Additional information about this, The Jam vinyl art.
The Jam – The Artist
The Jam were an English mod revival/punk rock band during the 1970s and early 1980s, which formed in 1972 at Sheerwater Secondary School in Woking, in the county of Surrey. The group consisted of Paul Weller on bass and lead vocals, guitarist Steve Brookes and drummer Rick Buckler. While it shared the “angry young man” outlook and fast tempo of the contemporary mid-1970s’ British Punk Rock movement, in contrast with it the band wore smartly tailored suits reminiscent of English pop-bands in the early 1960s, and incorporated mainstream 1960s rock and R&B influences into its sound, particularly from The Who’s work of that period, and also drew influence from the work of The Kinks and the music of American Motown. This placed the act at the forefront of the 1970s/1980s nascent Mod revival movement.
Going underground – The Song
Going Underground is the first British #1 chart single by The Jam, released in March 1980. It went straight in at #1 in the UK Singles Chart, spending three weeks at the top. It was the first of three instant chart-toppers for the group. “Going Underground” was not released on any of the band’s six studio albums, although it has appeared on many compilations and re-releases since then. The song was released as a double A-side with “Dreams of Children”, which originally had been intended to be the sole A-side; following a mix-up at the pressing plant, the single became a double A-side, and DJs tended to choose the more melodic “Going Underground” to play on the radio.
The Lambreta Scooter – The Shape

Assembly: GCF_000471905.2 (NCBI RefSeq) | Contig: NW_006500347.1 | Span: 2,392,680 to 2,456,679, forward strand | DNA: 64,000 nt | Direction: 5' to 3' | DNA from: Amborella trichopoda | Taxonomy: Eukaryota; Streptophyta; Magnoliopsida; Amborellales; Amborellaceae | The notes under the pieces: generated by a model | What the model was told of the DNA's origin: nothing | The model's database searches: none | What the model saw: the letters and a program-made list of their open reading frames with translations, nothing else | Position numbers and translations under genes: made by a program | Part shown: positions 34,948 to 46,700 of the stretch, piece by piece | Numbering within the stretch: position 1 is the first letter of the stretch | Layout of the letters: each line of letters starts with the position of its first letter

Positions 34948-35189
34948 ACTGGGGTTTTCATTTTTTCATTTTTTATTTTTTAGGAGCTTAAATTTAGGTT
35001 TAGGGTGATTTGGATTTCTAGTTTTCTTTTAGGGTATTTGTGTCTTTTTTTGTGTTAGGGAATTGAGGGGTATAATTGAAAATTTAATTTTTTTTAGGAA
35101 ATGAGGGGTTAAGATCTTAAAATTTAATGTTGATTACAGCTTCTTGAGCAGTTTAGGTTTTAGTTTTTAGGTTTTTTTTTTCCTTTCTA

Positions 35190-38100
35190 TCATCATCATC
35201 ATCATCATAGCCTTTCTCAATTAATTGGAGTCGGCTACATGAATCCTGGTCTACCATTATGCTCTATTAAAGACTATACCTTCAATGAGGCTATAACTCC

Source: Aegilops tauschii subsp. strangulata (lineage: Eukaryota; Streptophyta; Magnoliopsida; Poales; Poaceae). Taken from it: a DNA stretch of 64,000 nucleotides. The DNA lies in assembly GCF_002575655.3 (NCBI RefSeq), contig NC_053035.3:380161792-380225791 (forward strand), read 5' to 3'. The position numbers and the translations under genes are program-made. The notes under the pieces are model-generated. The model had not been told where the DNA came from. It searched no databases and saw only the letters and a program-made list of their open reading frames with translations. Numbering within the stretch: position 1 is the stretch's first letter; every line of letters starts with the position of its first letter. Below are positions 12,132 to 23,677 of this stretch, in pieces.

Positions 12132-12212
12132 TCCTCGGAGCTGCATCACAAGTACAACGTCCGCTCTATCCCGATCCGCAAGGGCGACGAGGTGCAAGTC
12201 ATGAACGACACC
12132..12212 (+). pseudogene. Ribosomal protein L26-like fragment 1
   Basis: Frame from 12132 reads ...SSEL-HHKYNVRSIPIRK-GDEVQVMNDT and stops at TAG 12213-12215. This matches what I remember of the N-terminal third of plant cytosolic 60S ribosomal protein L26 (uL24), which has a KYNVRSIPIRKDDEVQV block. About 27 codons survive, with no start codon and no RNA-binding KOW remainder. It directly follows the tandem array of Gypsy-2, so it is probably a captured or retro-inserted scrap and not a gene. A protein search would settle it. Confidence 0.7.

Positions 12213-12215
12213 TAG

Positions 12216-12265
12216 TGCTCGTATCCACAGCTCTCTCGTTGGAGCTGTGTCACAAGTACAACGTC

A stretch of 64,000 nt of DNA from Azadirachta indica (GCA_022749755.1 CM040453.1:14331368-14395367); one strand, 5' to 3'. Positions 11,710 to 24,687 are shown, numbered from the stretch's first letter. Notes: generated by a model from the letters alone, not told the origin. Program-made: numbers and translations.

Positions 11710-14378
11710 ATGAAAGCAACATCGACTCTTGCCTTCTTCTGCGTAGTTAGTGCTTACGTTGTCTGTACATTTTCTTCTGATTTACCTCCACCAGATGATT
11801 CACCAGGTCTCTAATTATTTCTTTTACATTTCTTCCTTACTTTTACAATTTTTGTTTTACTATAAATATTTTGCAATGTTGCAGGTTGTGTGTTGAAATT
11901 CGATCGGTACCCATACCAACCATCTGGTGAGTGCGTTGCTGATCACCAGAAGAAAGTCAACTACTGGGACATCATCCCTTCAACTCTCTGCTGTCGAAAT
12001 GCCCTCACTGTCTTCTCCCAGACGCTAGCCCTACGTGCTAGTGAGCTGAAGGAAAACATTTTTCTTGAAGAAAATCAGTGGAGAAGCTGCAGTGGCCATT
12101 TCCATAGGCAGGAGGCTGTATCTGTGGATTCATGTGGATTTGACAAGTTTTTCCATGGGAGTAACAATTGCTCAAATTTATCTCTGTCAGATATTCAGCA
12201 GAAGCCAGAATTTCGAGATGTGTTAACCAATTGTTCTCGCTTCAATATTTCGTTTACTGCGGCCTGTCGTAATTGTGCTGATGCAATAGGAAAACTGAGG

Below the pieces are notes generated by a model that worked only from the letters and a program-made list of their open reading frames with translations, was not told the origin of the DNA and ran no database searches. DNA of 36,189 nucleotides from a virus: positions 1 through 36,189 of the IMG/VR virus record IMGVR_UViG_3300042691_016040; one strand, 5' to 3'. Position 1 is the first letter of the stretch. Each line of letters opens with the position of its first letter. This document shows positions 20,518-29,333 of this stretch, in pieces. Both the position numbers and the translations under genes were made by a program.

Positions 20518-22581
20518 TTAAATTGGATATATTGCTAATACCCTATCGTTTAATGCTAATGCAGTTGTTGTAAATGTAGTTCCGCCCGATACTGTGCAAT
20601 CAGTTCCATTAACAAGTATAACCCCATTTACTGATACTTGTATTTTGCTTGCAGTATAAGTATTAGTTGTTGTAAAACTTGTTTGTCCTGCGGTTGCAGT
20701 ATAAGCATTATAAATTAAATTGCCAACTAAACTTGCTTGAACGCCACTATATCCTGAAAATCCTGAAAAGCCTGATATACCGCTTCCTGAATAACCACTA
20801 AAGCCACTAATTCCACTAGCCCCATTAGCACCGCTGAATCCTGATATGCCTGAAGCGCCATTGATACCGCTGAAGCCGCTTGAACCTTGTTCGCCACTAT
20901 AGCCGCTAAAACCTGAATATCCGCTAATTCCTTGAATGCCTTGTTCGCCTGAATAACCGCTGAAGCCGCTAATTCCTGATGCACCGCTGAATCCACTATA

Modelled into a Lambretta Scooter which has a slightly different shape to that of the Vespa Scooter. Lambretta is the brand name of a line of motor scooters initially manufactured in Milan, Italy, by Innocenti. The name is derived from the word Lambrate, the suburb of Milan named after the river which flows through the area, and where the factory was located. Lambretta was the name of a mythical water-sprite associated with the river which runs adjacent to the former production site. The main stimulus for the design style of the Lambretta and Vespa dates back to pre-World War II Cushman scooters made in Nebraska, United States. These olive green scooters were in Italy in large numbers, ordered originally by the United States military as field transport for the paratroops and marines. D’Ascanio, who hated motorbikes, introduced many changes to his vehicle. It was built on a spar frame with a handlebar gear change and the engine mounted directly onto the rear wheel. The front protection “shield” kept the rider dry and clean in comparison to the open front end on motorcycles. The pass-through leg area design was geared towards women, as wearing dresses or skirts made riding conventional motorcycles a challenge. The front fork, like an aircraft’s landing gear, allowed for easy wheel changing. The internal mesh transmission eliminated the standard motorcycle chain, a source of oil and dirt. This basic design allowed a series of features to be deployed on the frame which would later allow quick development of new models. There are still clubs across the world, both national and local clubs, devoted to the Lambretta scooter. The clubs still participate and organise ride outs and rallies which regularly take place during weekends over the summer months and have high attendance, some rallies achieve 2,500 paying rally goers. Across the UK there are many privately owned scooter shops which deal with everything Lambretta, from sales, services, parts, tuning, performance and complete nut and bolt restorations.
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